corner, April 7, 1817. After the Moots bought the old Jacob Forbes farm it
was added to that farm.
On December 17, 1824, Fort sold Nehemiah Batcheller 17 acres. This was
added to 47 acres Batcheller had purchased in lot 28 on January. 17, 1816, of
Hezakiah and Sally Rhoads. This has long been known as the Baldwin farm
with the red barn at Goff Corners.
Daniel Keller bought 60 acres in the southwest corner June 8, 1825. This is
now the Owen Carey farm.
Fort died soon after this as his widow Sophia and sons, Sylvester and Richard,
deeded the remainder of the lot, 80 acres, to Sylvester Beecher, November 11,
Of the 46-acre purchase made by Moot in 1817, 11 acres were sold off by
Daniel B. Moot, December, 28, 1863, to Henry Cox. This was near Goff's
Corners. The balance is part of the farm now owned by Thomas Hoyt, as are
also the 80 acres purchased by Beecher; and known for years as the Dan Moot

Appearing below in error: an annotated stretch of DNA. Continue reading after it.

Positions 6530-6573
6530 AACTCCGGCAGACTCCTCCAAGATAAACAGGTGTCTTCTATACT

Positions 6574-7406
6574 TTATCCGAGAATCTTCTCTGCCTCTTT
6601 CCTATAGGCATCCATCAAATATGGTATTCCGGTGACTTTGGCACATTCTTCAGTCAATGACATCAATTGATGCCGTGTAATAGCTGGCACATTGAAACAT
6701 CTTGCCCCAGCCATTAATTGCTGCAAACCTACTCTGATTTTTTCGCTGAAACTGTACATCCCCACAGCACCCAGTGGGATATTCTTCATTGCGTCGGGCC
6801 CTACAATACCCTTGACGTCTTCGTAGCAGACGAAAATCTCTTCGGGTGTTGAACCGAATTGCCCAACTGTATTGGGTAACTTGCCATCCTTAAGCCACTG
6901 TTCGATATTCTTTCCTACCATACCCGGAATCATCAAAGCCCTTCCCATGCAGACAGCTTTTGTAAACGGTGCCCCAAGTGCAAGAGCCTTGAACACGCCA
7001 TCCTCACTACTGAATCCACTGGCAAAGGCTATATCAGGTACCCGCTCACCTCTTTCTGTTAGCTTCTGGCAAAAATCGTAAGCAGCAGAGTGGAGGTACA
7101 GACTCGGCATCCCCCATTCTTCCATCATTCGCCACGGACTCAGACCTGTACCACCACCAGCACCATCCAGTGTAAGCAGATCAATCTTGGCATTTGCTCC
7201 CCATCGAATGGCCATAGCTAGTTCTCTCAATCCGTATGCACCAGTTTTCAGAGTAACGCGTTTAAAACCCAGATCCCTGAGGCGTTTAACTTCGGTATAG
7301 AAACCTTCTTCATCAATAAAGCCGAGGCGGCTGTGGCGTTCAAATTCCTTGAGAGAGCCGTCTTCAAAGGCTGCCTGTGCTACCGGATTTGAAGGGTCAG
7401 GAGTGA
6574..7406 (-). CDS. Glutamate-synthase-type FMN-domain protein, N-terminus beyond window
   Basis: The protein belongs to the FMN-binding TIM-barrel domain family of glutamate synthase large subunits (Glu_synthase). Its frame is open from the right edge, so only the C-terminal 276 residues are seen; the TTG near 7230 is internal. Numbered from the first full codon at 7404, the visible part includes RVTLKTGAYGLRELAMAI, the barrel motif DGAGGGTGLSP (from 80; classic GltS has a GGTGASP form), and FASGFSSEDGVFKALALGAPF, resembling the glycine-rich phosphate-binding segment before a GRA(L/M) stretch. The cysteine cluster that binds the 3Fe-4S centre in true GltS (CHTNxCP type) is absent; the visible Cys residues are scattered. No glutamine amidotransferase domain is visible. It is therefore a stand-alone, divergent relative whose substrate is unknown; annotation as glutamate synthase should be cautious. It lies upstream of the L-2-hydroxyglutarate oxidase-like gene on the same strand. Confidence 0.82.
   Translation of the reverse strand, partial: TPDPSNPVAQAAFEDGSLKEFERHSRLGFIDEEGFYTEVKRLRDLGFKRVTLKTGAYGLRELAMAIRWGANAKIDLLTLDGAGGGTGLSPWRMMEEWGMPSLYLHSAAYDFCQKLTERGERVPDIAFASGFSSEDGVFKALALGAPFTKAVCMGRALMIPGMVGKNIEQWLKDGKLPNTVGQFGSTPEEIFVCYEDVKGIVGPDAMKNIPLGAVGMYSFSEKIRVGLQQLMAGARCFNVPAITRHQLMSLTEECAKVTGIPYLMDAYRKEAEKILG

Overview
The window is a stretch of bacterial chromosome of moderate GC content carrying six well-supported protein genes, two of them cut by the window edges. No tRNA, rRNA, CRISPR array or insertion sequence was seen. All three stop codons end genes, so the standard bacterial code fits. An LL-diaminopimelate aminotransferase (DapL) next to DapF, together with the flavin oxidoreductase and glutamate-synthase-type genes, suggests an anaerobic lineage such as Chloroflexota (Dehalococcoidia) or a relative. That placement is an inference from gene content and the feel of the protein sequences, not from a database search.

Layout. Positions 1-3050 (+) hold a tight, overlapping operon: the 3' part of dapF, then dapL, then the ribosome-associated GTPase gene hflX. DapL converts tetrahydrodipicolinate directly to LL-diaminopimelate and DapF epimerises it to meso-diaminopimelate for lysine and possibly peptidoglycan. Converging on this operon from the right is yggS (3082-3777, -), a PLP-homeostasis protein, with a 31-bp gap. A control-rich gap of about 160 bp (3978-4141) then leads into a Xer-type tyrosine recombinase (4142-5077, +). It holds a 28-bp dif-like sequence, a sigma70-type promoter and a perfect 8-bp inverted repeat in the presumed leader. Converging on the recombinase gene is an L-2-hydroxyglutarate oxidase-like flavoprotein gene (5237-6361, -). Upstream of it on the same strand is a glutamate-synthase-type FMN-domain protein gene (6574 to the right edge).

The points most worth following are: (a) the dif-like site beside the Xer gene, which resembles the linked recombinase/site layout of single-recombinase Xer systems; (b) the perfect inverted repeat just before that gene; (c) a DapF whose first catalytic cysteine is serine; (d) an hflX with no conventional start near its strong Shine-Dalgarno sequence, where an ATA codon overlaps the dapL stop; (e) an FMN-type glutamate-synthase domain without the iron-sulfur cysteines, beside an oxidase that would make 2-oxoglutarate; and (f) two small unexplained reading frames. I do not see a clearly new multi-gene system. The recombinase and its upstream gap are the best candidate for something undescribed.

Keller purchased his 60 acres for $600. He sold to Daniel Tuttle. a son of
Jehiel Tuttle, March 11, 1828, for $700. Tuttle sold to, Nicholas N. Bort,
January 6, 1880. Bort sold to Henry Watson about 1835. Watson lived there
till his death in 1882. Then his son Samuel occupied the farm until he moved
into the village of Clockville in 1892.
On the death of Samuel, and his wife Gertrude, the farm was purchased by
Henry Watson added td his original purchase as he bought 8 acres of Isaac J.
Forbes in the same lot, April 6, 1837.
Nehemiah Batchelder sold to Lorenzo D. Munger, September 2, 1836, for
$1,700. Munger sold to Moses Baldwin in 1842 for $3,000. Batcheller sold 1
acre to Alfred Sears on January 5, 1825, on the road to Goff's Corners. Sears
built a house on this acre and sold the same to J. Leonard Palmer. Palmer sold
to Moses Baldwin, June 7, 1841. This house, as well as the farm house built by
Batcheller, has disappeared.
Just north of Goff’s Corners on this farm is the grave of Rev. Nathaniel Cole,
who died July 4, 1828. He was converted in a revival at the Fenner Corners
Baptist Church conducted about 1816 by Rev. Nehemiah Moore. Cole was
pastor of the church from April 8, 1818, until he resigned because of ill health
in 1825. This grave is on the road from Cottons to Goff’s Corners that was
abandoned about 1850. The grave is on the east side of the road in the old
Batchelder farm while he lived on the west side of the road on what is now